A wedding in Nottingham
Saturday morning saw us speeding north towards Nottingham for another marriage ceremony – they seem to be coming in thick and fast this year!
The last time I’d visited Nottingham was back in the 1990s when I played a gig with indie/goth/dance outfit Melt at the Rock City venue.
I loved the venue, but the city presented an uninviting vista on a summer’s Saturday night, with loud drunks, ruffians and hotheads roaming the streets, and every bar and cafe seemingly sporting a chisel faced bouncer.
Returning a decade later, the signs weren’t too good: the city centre’s shopfronts had turned into a sea of bland, anytown multi-chains with corporate logos grinding down any spark of individuality.
A walk through a dreadful, soulless, shopping centre dampened already-deflated spirits further, with the dull roar of air conditioning adding to the misery – whatever happened to fresh air?!
Why do people put up with this kind of anonymous, depressing architecture? The people responsible for this dreary planning should be made to live in it.
The wedding took place in the imposing Council House, once the largest stone building built in Britain since the first world war.
Opened by the Prince of Wales in May 1929, the building is dominated by a great central dome, rising some 200 feet above ground level.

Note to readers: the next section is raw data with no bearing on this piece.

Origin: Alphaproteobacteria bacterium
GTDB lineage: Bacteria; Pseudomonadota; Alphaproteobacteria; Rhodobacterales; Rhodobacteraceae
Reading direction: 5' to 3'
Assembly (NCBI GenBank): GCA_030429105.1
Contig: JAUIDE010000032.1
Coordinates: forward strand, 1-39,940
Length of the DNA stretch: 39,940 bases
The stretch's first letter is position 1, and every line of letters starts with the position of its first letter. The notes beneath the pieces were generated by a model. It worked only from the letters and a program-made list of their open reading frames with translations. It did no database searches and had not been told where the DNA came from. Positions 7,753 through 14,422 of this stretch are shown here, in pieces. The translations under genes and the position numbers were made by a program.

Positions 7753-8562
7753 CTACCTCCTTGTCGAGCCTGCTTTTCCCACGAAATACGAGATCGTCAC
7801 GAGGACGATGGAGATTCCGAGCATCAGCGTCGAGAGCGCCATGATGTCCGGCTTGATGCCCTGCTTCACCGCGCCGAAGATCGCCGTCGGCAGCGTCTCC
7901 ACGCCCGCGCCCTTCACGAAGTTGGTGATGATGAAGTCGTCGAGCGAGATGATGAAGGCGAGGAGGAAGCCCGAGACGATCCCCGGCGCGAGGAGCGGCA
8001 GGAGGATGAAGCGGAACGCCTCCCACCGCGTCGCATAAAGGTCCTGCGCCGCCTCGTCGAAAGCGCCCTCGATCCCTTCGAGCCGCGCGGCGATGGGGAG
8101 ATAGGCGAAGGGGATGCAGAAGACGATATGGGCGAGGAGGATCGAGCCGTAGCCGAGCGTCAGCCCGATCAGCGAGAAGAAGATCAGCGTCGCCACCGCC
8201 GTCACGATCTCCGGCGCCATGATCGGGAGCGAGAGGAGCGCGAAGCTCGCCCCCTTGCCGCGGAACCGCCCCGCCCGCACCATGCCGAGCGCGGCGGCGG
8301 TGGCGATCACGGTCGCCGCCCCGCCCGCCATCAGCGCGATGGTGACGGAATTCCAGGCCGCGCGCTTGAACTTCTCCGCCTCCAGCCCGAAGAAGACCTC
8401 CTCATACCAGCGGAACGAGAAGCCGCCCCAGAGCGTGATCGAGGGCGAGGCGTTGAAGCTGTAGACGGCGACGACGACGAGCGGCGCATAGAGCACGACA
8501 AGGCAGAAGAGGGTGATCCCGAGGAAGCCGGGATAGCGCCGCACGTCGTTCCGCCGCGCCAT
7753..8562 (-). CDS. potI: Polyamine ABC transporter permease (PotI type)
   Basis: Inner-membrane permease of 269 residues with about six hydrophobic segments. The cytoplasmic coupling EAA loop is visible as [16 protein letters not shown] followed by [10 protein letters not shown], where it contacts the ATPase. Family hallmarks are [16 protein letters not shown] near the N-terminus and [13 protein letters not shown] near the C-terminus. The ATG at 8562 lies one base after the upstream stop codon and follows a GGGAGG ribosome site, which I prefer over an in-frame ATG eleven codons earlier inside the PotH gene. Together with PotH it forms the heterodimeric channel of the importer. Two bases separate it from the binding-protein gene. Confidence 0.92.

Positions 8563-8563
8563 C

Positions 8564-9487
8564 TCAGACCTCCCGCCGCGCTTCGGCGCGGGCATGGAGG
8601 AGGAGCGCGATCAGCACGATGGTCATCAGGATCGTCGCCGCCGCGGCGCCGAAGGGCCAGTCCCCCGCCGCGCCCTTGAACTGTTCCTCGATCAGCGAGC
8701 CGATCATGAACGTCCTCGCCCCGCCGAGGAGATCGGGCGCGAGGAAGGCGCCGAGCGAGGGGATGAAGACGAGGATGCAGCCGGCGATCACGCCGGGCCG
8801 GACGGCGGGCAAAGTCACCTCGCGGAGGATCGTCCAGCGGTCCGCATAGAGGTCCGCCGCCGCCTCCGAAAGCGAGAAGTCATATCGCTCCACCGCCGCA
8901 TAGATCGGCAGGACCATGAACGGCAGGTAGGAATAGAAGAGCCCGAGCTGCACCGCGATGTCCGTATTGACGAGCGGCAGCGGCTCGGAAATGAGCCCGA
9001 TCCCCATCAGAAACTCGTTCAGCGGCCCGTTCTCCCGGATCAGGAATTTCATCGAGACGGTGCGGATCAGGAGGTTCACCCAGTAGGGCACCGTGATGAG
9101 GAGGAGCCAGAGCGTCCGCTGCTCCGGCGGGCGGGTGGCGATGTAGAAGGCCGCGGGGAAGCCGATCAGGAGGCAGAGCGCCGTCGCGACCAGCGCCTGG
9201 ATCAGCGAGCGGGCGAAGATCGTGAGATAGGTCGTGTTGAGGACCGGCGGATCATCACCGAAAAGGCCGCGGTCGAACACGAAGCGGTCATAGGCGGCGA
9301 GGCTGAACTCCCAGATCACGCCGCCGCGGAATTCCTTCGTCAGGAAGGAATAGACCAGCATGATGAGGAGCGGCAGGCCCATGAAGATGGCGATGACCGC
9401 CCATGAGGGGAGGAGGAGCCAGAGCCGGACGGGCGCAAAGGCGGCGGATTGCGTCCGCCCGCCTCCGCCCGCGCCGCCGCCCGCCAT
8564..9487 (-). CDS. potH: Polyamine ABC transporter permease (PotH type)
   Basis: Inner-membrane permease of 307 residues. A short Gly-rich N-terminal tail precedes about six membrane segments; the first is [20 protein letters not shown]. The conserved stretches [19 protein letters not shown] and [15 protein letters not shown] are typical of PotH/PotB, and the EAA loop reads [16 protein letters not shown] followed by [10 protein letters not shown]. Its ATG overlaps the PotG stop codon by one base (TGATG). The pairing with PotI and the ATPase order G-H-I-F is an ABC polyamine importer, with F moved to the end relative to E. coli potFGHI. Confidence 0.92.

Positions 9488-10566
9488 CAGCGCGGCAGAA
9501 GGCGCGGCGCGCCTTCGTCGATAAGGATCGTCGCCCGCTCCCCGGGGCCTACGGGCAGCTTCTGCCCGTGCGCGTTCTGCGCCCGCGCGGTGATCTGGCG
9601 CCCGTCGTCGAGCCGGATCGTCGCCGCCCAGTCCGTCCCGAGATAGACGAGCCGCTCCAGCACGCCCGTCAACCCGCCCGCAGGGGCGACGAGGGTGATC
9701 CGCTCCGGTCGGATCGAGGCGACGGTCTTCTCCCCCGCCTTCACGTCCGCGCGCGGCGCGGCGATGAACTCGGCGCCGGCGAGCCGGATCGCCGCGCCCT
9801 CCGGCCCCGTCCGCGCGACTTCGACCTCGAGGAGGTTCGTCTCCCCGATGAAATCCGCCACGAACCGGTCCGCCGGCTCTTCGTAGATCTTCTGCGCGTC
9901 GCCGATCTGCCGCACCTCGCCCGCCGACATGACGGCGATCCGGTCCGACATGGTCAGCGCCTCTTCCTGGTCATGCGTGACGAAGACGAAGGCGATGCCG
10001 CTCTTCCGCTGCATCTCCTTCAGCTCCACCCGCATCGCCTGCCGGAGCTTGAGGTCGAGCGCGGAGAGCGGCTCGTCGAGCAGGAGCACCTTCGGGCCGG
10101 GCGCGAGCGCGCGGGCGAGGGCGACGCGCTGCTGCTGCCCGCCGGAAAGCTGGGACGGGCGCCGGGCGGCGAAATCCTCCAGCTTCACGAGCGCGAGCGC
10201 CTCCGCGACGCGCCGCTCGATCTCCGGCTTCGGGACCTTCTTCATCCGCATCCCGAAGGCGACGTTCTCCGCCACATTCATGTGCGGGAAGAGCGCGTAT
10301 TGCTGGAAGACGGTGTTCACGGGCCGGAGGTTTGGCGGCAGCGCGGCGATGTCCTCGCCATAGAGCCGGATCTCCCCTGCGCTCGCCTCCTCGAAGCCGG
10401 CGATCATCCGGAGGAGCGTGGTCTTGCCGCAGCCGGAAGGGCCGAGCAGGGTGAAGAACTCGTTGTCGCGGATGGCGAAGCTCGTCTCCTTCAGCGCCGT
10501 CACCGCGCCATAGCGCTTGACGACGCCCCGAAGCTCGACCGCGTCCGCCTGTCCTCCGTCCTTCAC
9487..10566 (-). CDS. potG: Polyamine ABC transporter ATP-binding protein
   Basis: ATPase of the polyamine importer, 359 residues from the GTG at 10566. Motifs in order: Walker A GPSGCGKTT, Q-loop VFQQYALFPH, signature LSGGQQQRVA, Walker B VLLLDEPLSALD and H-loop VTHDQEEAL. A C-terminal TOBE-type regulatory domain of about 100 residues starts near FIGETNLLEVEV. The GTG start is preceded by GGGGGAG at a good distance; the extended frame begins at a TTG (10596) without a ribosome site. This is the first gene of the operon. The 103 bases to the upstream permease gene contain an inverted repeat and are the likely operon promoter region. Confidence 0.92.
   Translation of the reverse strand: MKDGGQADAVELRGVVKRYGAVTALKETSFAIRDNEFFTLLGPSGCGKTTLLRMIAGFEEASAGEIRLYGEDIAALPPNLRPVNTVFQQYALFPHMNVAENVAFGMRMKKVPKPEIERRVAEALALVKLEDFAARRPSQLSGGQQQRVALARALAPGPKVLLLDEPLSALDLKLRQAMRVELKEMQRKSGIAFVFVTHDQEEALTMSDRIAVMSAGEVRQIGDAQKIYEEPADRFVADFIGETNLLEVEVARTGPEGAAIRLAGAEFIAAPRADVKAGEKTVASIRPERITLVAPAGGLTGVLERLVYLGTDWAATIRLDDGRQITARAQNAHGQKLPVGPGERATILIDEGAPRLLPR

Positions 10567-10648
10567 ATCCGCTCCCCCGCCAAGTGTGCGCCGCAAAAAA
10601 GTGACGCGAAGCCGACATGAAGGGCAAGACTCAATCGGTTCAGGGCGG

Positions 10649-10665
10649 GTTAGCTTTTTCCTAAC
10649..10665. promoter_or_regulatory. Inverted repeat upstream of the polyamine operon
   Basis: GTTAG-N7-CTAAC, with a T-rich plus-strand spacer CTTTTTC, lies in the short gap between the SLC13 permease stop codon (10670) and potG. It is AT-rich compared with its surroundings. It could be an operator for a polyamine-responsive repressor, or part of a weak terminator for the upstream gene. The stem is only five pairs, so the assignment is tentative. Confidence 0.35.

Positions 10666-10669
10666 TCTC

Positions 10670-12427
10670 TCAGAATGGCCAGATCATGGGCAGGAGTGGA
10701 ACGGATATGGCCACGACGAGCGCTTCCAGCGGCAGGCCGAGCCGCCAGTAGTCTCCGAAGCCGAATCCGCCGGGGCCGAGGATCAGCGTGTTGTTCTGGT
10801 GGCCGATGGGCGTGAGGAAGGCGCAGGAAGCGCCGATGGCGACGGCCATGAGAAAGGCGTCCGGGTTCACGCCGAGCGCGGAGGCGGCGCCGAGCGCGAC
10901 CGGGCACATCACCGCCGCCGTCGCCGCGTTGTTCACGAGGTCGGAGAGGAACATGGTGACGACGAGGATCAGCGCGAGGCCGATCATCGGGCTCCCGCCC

The tower contains “Little John” a two and a half ton striking bell reputed to be the deepest toned bell in the country.
A large banner was draped over the Council House with a book of condolences inside in memory of the late, great Brian Clough. I left a short note.
We’ll never see his like again and football’s the worse for that fact.
The wedding took place inside a grand hall on the first floor (above is a view from the balcony), and happily, the ceremony was so touching that it managed to melt even the meanest hearts.
The young couple were hopelessly in love with each other and the well attended ceremony was beautifully judged – even if they did make me mumble along to Reg Presley’s dire “Love is all Around”.
The wedding party moved on to the attractive confines of the (ahem) ‘castle’ grounds where I formed a far more pleasing impression of Nottingham.
I didn’t feel like I knew the couple well enough to start sticking my scruffy phizog in their post-wedding poses, so I took a walk around the park, resplendent in late summer sunshine.
As can be expected, the evening involved a fine wedding feast followed by large amounts of champagne and beer. Lovely!
Next morning, we took a walk through Lenton, an affluent, hilly suburb sporting some stunning Victorian Gothic architecture.
We made our way back to Nottingham ‘castle’ (coming from Wales, I have to say I’m a but underwelmed by the thing) and enjoyed a fine coffee in the cafe after admiring the weird flower display (above) in the castle grounds.
The castle affords some excellent views over the city, but not all of it is a pretty sight.
Despite having some fine architecture lurking in the city, Nottingham has been blighted by hideous, loud, modern office developments which seem to bear no relation to anything around them ( the white ‘mini-dome’ thing and the new court buildings by the railway are particularly bad examples).
As we hastened back to catch our train, I managed to grab a quick picture of the clock tower at the splendid Neo-Baroque station, built in 1904, by A.E. Lambert.